Parkland School has been in existence since 1960. Students with severe developmental disabilities, aged 4 to 19, are taught utilizing a comprehensive educational curriculum. The school is accredited by Alberta Education as a "Designated Special Education Private School". As such, school program outcomes and student progress are reported to, and monitored by, provincial authorities.
All student placements are direct referrals from regional public and separate school jurisdictions or child welfare authorities. Parkland students are drawn from across Central Alberta and various aboriginal communities in the Canadian Arctic. The school incorporates a multi-disciplinary and holistic approach to learning that focuses on the physical, emotional, intellectual, and social development of disabled children.
Student educational goals are incorporated into Individual Program Plans (IPP) that are consistent with Alberta Education guidelines. Parkland School has four main program areas: the MDH (Multi-dependent Handicapped) Program, the Regular School Program, the Augmentative Communication Program, and the Challenge Program.
The Parkland School MDH Program provides education, life skills training, and physical maintenance to multi-dependent handicapped students. The program addresses the speech, physical and occupational therapy, communication, behavioural, hearing, vision and medical needs of non-ambulatory children. Small class sizes and low student to staff ratios ensure that individualized programs are developed that recognize and respond to all unique student needs.
Regular School Program
The Regular School Program focuses on the basic concepts of education and developing essential life skill. Various classes promote student academic, non-academic, personal, and physical development. The Regular School Program is delivered both within Parkland School and in the community on a regular basis. Prioritized academic subjects include language, reading, mathematics, liberating technologies and the Gemiini speech and reading on-line program.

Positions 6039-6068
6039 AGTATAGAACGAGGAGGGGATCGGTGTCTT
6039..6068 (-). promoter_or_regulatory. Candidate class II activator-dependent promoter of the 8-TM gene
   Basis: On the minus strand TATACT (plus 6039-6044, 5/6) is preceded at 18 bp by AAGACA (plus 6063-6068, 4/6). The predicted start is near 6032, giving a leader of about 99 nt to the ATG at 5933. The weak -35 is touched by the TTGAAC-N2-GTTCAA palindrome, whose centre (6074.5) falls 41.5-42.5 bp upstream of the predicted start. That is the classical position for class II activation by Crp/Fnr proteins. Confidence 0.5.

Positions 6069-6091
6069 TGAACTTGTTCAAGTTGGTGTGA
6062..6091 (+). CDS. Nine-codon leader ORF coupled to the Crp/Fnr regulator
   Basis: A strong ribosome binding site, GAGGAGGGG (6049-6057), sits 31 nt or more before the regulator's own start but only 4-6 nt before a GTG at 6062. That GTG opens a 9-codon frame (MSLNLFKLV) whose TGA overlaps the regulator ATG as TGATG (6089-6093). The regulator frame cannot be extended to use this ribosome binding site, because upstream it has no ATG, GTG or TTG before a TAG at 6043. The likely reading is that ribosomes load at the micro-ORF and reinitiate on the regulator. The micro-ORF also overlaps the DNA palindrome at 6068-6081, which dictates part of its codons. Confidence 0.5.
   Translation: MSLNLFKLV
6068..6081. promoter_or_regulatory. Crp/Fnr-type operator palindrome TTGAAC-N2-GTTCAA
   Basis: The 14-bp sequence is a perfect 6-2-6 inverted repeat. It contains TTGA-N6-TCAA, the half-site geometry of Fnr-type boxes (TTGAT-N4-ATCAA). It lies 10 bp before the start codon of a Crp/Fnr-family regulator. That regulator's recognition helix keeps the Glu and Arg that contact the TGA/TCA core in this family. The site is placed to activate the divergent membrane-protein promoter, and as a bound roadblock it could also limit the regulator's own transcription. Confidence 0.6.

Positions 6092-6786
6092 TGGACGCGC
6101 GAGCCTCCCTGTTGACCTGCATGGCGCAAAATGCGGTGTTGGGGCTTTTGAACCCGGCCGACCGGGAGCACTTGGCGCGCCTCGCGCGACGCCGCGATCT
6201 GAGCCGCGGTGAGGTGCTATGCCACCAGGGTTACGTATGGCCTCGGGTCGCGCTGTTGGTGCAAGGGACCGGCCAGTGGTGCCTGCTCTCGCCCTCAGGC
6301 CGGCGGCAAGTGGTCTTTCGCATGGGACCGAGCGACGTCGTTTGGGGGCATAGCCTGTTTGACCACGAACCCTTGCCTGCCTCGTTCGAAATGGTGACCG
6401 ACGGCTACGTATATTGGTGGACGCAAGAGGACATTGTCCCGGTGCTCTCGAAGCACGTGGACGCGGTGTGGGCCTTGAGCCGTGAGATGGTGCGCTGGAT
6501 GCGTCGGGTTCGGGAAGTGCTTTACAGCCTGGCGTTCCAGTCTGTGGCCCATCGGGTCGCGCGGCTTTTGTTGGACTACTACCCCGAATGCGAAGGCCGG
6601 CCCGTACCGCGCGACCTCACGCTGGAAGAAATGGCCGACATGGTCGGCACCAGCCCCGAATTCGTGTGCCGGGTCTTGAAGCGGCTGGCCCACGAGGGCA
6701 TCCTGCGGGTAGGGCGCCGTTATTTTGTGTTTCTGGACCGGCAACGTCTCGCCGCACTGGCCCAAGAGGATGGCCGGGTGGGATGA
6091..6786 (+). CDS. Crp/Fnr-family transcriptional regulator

Non-academic subjects include home economics (snack program), physical education, community awareness (shopping and recreation), music, pre-vocational training, and life skills. In addition to these daily program offerings, Parkland School also delivers a diverse array of special activities and events throughout the year. These include regular field trips, special family events (Halloween, Christmas, and Graduation).
Augmentative Communications Program
The Parkland School Augmentative Communication Program uses computer systems, laptops, smart boards and other technological devices to develop communication skills for non-verbal, multi-dependent students. Communication is the highest priority at Parkland School.
Augmentative communication starts by introducing students to simple cause and effect, push a button and a toy response. Students learn this simple principle and move on to making choices between buttons and toys. The realization of cause and effect and choice are empowering and intellectually stimulating. The child can now exercise control over certain elements in their environment.
A child incrementally progresses through more options and choices, and the principles of communication are introduced. Push a particular button to express a particular need or feeling. Eventually, alternate communication devices are introduced and mastered such as technical talkers and iPads. The Augmentative Communication Program also develops student skills with other cause and effect technologies such as power wheelchairs and "Ablenet" switches that can operate home electrical devices.
Parkland School has a strong commitment to technology-based learning. Computers, laptops, iPads and smart boards are utilized for multi-task learning experiences.
Liberating technologies facilitate freedom and choice. Parkland CLASS recognizes this reality and has invested a great deal in incorporating technology into its school programs. Both the Challenge Program and Augmentative Communication Program are examples of this commitment.
However, there are great benefits for disabled children when skills learned through school programs are transferred to non-school settings. Communication devices, technically based or otherwise, can be used at home and in the community. As children move into adulthood, these benefits are compounded. Skill development at an early age is critical to success as an adult. Parkland's use of liberating technologies has proven to be highly effective in facilitating communication, mobility, and an individual's control of their own home environment.
Sometimes technology can provide other benefits as well. The Snoezelen Room, for example, is a unique application of technology that provides increased leisure and relaxation. Snoezelen utilizes sensory stimulation through soft music, visual and tactile stimuli to create a very peaceful and relaxing environment. The effects are profound and include the reduction of stress, anxiety, and negative behaviours. This unique use of technology is particularly beneficial for non-verbal and multi-dependent children and adults.